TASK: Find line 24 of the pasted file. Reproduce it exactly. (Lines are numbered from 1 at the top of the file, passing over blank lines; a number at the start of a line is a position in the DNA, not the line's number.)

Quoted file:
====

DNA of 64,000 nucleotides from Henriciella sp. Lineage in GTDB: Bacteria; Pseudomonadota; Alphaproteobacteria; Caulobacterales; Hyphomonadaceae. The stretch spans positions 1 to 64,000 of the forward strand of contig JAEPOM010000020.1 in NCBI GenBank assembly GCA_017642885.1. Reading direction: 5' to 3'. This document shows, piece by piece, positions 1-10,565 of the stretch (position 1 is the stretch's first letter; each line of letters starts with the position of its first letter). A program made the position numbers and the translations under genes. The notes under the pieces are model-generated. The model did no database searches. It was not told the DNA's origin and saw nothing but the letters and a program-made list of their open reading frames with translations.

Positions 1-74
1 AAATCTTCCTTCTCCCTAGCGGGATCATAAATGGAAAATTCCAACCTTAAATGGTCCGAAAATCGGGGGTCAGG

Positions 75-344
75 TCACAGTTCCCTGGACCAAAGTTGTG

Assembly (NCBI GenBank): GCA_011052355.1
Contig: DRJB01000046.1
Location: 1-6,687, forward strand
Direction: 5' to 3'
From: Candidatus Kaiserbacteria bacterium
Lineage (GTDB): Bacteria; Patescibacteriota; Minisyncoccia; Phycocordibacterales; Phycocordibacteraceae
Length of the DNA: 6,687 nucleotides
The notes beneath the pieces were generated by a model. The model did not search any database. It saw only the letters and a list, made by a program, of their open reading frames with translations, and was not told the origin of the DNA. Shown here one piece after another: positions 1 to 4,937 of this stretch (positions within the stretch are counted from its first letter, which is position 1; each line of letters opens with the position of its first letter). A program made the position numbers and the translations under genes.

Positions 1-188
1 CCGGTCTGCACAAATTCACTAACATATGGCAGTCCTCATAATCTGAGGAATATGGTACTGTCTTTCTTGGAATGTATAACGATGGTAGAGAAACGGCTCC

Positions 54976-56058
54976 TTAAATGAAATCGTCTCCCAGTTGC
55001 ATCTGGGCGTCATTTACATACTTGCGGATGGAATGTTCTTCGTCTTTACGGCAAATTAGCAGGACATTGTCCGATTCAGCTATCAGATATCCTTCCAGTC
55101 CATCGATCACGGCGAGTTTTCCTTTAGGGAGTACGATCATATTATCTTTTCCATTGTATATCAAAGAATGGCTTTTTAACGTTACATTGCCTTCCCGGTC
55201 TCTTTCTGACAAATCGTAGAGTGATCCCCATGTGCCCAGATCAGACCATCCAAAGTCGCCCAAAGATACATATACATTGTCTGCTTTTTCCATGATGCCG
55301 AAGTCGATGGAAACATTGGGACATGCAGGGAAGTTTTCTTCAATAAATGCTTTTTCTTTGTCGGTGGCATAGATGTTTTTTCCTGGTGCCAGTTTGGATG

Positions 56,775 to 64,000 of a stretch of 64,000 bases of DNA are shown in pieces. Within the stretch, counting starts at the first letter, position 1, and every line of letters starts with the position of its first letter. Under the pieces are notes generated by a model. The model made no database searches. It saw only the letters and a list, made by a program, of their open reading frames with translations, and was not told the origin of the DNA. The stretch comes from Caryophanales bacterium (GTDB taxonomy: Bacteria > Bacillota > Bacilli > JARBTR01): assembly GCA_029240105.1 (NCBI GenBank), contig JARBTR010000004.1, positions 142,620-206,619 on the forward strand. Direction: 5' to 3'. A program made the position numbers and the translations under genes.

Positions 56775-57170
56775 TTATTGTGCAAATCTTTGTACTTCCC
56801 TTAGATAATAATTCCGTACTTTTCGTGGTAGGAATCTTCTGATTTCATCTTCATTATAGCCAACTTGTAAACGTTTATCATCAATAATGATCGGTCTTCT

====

56775 TTATTGTGCAAATCTTTGTACTTCCC